For two years now, I have been a follower and huge fan of the Stanford Center on Longevity and admired the collaborative model generated through the launch of their Design Challenge project. Here they are in year three with the Design Challenge 2015-16 and like the previous two, it scores highly for me because it fuses more than one element in support of the Stanford Center’s brand tag line “Redesigning Long Life”.
An elegant and intelligent concept, the Design Challenge is well marketed; a fusion of entrepreneurship, technology & innovation, inter-generational participation and the purpose – to make a better quality longer life, not only more possible, but also a little less scary and uncertain. I’m not inclined to say “more secure”. More optimistic – about the promise of longevity, of the possibility of making later life as active and relevant as any other stage in our life cycle.
On August 11th, the open call for submissions to the third Design Challenge was released. This year there are three tracks under the theme “Using Happiness to Optimize Longevity” – Mind. Mobility. Financial Security. There’s that word security again. Security is illusive at the best of times. However, if you read the subtext, the intent here is to “foster financial fitness”.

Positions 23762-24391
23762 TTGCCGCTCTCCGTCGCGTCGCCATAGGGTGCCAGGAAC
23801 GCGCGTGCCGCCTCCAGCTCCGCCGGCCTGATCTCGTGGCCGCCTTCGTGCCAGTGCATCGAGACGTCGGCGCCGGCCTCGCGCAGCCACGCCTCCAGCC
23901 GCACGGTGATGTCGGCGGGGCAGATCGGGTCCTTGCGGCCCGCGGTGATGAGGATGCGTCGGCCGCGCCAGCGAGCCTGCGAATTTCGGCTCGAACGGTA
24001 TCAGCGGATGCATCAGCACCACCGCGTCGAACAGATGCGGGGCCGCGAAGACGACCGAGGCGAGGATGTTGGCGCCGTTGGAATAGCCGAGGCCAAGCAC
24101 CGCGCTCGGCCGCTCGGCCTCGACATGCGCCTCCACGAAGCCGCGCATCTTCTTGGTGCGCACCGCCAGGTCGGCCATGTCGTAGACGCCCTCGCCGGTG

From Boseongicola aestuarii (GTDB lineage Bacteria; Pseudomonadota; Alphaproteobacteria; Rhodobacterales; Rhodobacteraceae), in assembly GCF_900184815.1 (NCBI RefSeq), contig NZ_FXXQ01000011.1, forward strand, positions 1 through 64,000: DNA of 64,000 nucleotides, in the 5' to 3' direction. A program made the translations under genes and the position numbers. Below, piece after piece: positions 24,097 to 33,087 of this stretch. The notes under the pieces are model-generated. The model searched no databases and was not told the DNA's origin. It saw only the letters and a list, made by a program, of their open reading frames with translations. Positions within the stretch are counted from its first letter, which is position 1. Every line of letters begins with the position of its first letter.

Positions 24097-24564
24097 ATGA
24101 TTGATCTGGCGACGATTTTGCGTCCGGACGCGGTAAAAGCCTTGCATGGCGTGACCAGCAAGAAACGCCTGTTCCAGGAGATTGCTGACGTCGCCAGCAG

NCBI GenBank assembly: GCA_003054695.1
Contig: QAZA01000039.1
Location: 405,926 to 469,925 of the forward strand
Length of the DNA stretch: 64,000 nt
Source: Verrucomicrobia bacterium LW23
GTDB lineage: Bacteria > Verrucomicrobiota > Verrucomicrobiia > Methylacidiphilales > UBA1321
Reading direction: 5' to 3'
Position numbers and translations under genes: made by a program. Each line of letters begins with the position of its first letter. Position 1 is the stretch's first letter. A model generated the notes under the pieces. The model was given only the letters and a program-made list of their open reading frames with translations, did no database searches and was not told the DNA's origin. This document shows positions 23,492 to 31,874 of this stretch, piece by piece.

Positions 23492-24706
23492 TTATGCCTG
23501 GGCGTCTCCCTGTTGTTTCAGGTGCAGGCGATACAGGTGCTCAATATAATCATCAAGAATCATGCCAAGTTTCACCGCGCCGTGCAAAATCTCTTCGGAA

Speaking of things illusive, what is happiness? And how do these three tracks connect with happiness? Happiness is a state of well-being or satisfaction realized differently by each individual; and I suppose as it relates to your own longevity, you may optimize yours more happily as the Design Challenge invites, if you “delight the mind”, “discover the motion” and yes “foster financial fitness”.
Not to digress, there is such a thing as happiness theory. My friend Louisa Jewell is the Founder and President of the Canadian Positive Psychology Association and has a Master of Applied Positive Psychology from the University of Pennsylvania that offers in-depth study of the science of psychological well-being, led by renowned psychologist, Dr. Martin Seligman.
As the Design Challenge gets in gear, I will be talking with Louisa about her take on this connection with happiness and longevity. Prior to the judging phase this December, I will post a blog with her that discusses this notion of “using happiness”.
Meanwhile as some people suggest that the prospect of aging demographics is kind of a social or economic crisis waiting to happen, I can’t help but feel a Pharrell song coming on.
“Here come bad news talking this and that, yeah, Well, give me all you got, and don’t hold it back, yeah… Because I’m happy. Clap along if you feel like happiness is the truth…”
“Happy”. Pharrell Williams